Do We Need a Better Food Label?

A project at the University of California, Berkeley, School of Journalism has taken on the task of designing a better food label, asking for ideas to replace the current black and white Nutrition Facts label that appears on every food package. The Berkeley project has generated dozens of new ideas that are likely to be considered by the United States Food and Drug Administration, which is in the process of revising the existing food label.

“There are a lot of things right with the current label, but at the same time people are confused. The question is whether a new nutrition facts label could help people make more educated decisions.’’ said Lily Mihalik, co-creator of the project and a fellow in the News21 program.

The panel of judges included the food writer Michael Pollan; the consumer health activist Michael Jacobson; Dr. Robert Lustig, a San Francisco pediatrician; Laura Brunow Miner, a San Francisco graphic designer; and Andrew Vande Moere, a Belgian design professor.

The winning entry, from a San Francisco visual designer, Renee Walker, uses colorful boxes to depict the relative proportion of ingredients in a product. The second place design, from Joey Brunelle, replaces serving size calories with total calories per package or bottle. A green, yellow and red color-coding system denotes reasonable, questionable or unhealthy amounts of carbohydrates or fat. Two designs, from Bradley Mu, a freelance Web designer and recent interactive media graduate from Elon University in North Carolina, and Dylan Brown, creative director at Pixar Canada in Vancouver, British Columbia, tied for third place. Mr. Mu’s label mimics the traditional food label but uses color and highlights natural foods in green type and food additives in bold. It also features the glycemic index, a measure of how quickly a food increases the level of sugar in the body. The design by Mr. Brown uses color-coded letter grades to rate food ingredients, offering green A’s and B’s, yellow C’s and red D’s and F’s.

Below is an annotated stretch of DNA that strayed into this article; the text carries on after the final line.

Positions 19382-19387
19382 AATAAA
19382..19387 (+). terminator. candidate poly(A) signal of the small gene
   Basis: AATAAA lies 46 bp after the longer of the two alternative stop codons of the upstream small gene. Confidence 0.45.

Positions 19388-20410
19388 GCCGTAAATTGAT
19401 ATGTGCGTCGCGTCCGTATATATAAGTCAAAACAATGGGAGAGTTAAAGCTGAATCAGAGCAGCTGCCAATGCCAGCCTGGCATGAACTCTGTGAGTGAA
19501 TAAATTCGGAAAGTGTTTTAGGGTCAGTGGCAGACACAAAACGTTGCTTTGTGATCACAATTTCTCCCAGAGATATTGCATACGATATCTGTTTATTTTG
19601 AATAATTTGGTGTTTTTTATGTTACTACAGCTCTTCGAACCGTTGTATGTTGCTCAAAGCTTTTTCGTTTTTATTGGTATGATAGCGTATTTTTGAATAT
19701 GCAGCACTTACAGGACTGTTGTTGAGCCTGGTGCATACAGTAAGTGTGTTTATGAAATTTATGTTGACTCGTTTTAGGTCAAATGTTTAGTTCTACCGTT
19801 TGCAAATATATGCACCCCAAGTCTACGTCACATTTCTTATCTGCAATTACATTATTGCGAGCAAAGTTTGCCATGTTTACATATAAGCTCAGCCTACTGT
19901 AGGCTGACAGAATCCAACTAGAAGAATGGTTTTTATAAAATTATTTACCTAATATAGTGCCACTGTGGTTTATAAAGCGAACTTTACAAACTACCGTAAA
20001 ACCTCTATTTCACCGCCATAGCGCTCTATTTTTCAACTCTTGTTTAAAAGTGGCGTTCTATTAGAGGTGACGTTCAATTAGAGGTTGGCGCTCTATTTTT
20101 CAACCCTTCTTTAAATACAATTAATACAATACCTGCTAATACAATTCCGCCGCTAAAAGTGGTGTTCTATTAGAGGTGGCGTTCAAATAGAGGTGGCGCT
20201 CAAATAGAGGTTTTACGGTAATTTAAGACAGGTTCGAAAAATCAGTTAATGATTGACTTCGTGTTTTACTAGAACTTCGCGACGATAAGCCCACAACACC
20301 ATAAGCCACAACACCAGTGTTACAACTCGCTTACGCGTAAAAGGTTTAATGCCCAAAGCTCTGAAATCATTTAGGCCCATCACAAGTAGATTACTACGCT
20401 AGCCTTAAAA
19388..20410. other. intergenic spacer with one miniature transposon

Although the judging panel has picked its favorites among the label submissions, the project is now asking members of the public to vote on their favorites. The project’s Web site, Rethink the Food Label, will take votes through midday Sunday and announce the winner next week. Visitors to the site can also view a slide show of all the submitted designs.



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